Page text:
Mélanie Johnsson is a freelance graphic designer, illustrator and letterer from France, now living in London. She designs for brands across different fields: luxury, travel, cosmetics, art, fashion and also loves to work with passionate individuals. We are so glad to have come across her work through our Creative Lady Directory and excited to share her wisdom with you, enjoy!
Tell me about your path to becoming a freelance graphic designer, illustrator, and letterer.
I come from a French family of designers and all round creative people. I was raised knowing that I could one day earn a living doing what I love, whatever it might be. I always knew I wanted to make things, but it took me a while to figure out exactly what. I went to art school in Paris thinking I would become a shoe designer. But instead, I fell in love with graphic design and photography. After I graduated, I traveled to Chile for a few months on my own, and that’s where my love for illustration was born. I spent all my time drawing and I have never stopped since. Drawing keeps me sane and happy.
I moved to London around 3 years ago. I first found a graphic design position in a travel company where I worked for a year, before realising that freelance life was calling for me. I took the plunge to work for myself and simultaneously became obsessed with brush lettering! Everything snowballed from there.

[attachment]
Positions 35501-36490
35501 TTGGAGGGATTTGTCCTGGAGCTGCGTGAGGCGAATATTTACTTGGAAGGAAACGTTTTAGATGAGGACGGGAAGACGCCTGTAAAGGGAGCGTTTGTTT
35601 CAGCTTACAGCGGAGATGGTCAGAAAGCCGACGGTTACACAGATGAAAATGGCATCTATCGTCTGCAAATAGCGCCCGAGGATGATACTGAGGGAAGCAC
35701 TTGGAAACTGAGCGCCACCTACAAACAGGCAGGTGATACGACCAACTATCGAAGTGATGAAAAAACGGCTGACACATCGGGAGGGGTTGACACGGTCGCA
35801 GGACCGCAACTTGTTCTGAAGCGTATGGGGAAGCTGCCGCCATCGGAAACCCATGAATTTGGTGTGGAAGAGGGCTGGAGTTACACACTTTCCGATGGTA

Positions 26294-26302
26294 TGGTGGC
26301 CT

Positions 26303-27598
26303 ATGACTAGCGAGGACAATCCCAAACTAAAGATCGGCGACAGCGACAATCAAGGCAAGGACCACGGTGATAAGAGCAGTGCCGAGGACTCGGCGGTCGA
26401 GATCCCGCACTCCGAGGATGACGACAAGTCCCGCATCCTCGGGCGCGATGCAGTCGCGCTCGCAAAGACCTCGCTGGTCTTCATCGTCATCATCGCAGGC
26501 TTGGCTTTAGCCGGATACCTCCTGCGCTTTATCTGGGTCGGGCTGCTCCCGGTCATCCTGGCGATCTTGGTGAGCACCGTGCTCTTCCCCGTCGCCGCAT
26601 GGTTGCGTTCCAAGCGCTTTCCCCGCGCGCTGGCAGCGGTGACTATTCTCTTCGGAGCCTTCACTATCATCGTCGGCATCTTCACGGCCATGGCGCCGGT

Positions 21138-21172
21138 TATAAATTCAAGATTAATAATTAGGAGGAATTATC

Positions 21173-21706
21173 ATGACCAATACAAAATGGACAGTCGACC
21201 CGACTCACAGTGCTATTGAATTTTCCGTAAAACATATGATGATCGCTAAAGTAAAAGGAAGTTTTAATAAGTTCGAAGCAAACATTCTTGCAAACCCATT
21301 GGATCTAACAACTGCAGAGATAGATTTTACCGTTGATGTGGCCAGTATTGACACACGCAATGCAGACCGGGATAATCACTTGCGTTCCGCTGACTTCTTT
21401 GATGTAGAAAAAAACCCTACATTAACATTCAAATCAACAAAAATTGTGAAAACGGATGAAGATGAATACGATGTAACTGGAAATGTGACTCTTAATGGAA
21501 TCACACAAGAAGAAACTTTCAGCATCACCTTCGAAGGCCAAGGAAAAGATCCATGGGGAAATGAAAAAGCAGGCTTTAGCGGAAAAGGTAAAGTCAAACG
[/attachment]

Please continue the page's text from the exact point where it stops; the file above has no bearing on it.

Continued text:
In the beginning, how did you attract your first good clients?
The beginning was all word of mouth. The design world in London is really diverse but a lot of people know each other, and if you always strive to do a great job and are lovely to work with, people will happily recommend you to their friends and/or clients. The key is to do always do your best work, things will grow organically from that. I also got a few clients from Instagram and I still do get lots of projects through this platform. It really amazes me how powerful it is!
Do you have any tips for being your most productive?
I always tidy my workspace a the end of each day so that I start the next day with a wonderfully clean and tidy desk. A tidy environment equals a clear mind, and that’s very helpful when you need to be creative. I’m obsessed with making to do lists, I drink a lot of tea (Oh no, I’m turning British!) and try to exercise everyday. I believe you have to be healthy to be your most productive.
What has been your greatest struggle as a freelancer so far?
My biggest struggle so far has been to navigate the high and lows of freelance life. The busy periods versus the less busy periods. It’s a natural thing, especially when you’re starting out, but it can easily make you feel worthless and stressed.
My best remedy is to keep doing what you love, work on personal projects and get your work noticed. Oh and also, take care of yourself.
How do you continue to attract your ideal clients?
The magic of social media and putting yourself out there! I get a lot of dream clients from Instagram. I think the key is to keep sharing what you do. Doing work that you love will attract similar dream jobs.